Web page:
Data-Informed Conversations and What-If Testing
Institutional leaders are coming to realize they must move quickly on a budget deficit and, at the same time, significantly revise their academic strategy. There is no time for traditional planning processes, yet to embark on gap-closing by itself risks throwing the organization into survival mode—which may preclude the identification and acceptance of good strategic solutions. How can leaders stimulate “thrive” behavior and compress the planning process to get results in a timely way—all while closing a looming budget gap?
The answer, I believe, lies in an integrated process that combines data-informed conversations with a capacity to rapidly evaluate the ideas they generate (“what-if testing”). The process, shown in the flowchart, begins with a preliminary assessment. This may result in emergency actions to contain the deficit but, in any case, it is followed by a deeper evaluation of the situation in both the short and long term.
Participation should begin with the initial assessment, and the resulting conversations should produce focus, commitment, and an agenda for further analysis. Today’s data systems and models enable quick progress, which allows people to move promptly to conversations about what options may be available. These conversations are important because they can instill hope and enthusiasm as well as formulate specific options for consideration. This keeps the focus on strategic thinking rather than survival.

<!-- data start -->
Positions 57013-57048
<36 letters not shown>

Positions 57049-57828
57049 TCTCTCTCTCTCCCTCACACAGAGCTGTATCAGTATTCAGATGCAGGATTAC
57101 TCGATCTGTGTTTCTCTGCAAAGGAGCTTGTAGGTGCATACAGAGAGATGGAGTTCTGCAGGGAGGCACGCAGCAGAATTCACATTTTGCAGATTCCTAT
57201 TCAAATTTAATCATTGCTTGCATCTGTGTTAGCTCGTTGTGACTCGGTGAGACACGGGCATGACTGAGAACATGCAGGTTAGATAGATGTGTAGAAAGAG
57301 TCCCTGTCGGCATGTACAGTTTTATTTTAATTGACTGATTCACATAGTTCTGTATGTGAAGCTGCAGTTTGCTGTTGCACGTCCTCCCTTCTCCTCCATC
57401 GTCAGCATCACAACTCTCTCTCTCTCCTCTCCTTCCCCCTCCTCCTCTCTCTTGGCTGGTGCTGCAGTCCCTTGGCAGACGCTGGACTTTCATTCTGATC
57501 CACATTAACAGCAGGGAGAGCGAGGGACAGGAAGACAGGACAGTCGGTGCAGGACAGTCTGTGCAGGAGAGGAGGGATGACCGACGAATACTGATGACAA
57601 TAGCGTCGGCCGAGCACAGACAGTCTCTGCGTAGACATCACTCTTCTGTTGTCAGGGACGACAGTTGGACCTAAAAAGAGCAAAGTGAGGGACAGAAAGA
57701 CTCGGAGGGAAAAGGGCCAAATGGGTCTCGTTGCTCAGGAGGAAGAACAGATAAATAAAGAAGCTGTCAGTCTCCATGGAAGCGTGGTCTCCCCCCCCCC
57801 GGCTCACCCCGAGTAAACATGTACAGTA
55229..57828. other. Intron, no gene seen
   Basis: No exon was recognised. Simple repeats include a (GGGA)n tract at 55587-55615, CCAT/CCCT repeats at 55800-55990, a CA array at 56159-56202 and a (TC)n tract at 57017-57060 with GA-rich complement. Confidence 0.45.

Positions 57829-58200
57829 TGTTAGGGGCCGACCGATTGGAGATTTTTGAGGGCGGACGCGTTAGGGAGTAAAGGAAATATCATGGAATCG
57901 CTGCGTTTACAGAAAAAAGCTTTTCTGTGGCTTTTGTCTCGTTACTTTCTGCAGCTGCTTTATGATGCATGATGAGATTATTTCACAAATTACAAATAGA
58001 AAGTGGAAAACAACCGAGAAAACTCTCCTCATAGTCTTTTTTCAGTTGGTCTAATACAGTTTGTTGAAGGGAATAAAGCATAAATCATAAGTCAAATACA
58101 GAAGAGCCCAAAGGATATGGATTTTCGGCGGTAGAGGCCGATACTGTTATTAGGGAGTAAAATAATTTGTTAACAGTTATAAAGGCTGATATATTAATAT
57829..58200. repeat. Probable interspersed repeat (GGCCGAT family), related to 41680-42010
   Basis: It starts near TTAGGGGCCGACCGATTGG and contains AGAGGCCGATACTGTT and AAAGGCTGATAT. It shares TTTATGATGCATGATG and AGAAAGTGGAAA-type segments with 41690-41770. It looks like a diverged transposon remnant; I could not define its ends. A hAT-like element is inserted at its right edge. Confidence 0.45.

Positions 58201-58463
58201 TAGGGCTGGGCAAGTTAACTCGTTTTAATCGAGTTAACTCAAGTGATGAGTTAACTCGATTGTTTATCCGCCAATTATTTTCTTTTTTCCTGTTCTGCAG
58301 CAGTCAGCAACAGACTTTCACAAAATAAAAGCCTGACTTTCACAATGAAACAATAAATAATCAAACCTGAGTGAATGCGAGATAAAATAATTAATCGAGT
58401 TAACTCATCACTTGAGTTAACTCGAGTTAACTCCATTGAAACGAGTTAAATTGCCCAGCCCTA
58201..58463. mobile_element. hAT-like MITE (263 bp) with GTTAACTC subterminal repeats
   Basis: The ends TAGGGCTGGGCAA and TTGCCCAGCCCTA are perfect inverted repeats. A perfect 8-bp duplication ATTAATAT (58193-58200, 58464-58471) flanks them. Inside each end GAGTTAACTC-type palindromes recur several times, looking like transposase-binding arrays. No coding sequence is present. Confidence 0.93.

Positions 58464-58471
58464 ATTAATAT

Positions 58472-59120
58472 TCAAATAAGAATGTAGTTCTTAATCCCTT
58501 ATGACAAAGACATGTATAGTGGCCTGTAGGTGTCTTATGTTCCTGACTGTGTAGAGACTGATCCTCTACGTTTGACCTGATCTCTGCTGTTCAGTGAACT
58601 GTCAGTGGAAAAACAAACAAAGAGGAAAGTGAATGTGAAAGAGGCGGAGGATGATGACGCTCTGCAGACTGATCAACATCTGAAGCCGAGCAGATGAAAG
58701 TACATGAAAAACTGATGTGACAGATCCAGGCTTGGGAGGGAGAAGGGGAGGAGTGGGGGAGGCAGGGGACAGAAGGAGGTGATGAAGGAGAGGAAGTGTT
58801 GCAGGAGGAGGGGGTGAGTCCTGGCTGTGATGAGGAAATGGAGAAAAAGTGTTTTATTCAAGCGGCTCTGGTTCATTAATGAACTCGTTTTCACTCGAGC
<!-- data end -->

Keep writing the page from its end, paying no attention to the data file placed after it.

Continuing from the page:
The ability to test options in a timely way is critical for maintaining enthusiasm and achieving rapid progress. This requires predictive models as opposed to the historical ones that support most data analysis. The process, called simulation, inputs data about the options to be tested and calculates outcomes for a variety of measures. The challenge, of course, is to have models that are sufficiently detailed and accurate to produce actionable results. I described the Gray predictive program economics model in my most recent blog.
Combining Short-term and Strategic Decision-Making
The what-if tests lead to further evaluative conversations, now informed by the analytical and simulation results. These may produce immediate decisions, but more likely they will point to further analysis, option formulation, and simulation. The cycle continues, probably with numerous false starts and recoveries, until the key decision makers feel that adequate levels of understanding and consensus are achieved. A well-run process will sustain hope and enthusiasm while using the post-pandemic sense of urgency to drive needed changes.
It may turn out that certain gap-closing decisions need to be made before finalizing the longer-term strategies. Even here, however, the integrated process pays off by reducing the possibility that important strategic options will be limited by ill-considered immediate actions.
My next three blogs will describe how these high-level concepts can be reduced to practice. October’s edition will consider the requirements for developing sustainable strategies, and in November I will delve further into how understanding the university as a system has enabled the development of serviceable predictive models. The December log will address issues of academic culture and how effective leadership can overcome the barriers it creates.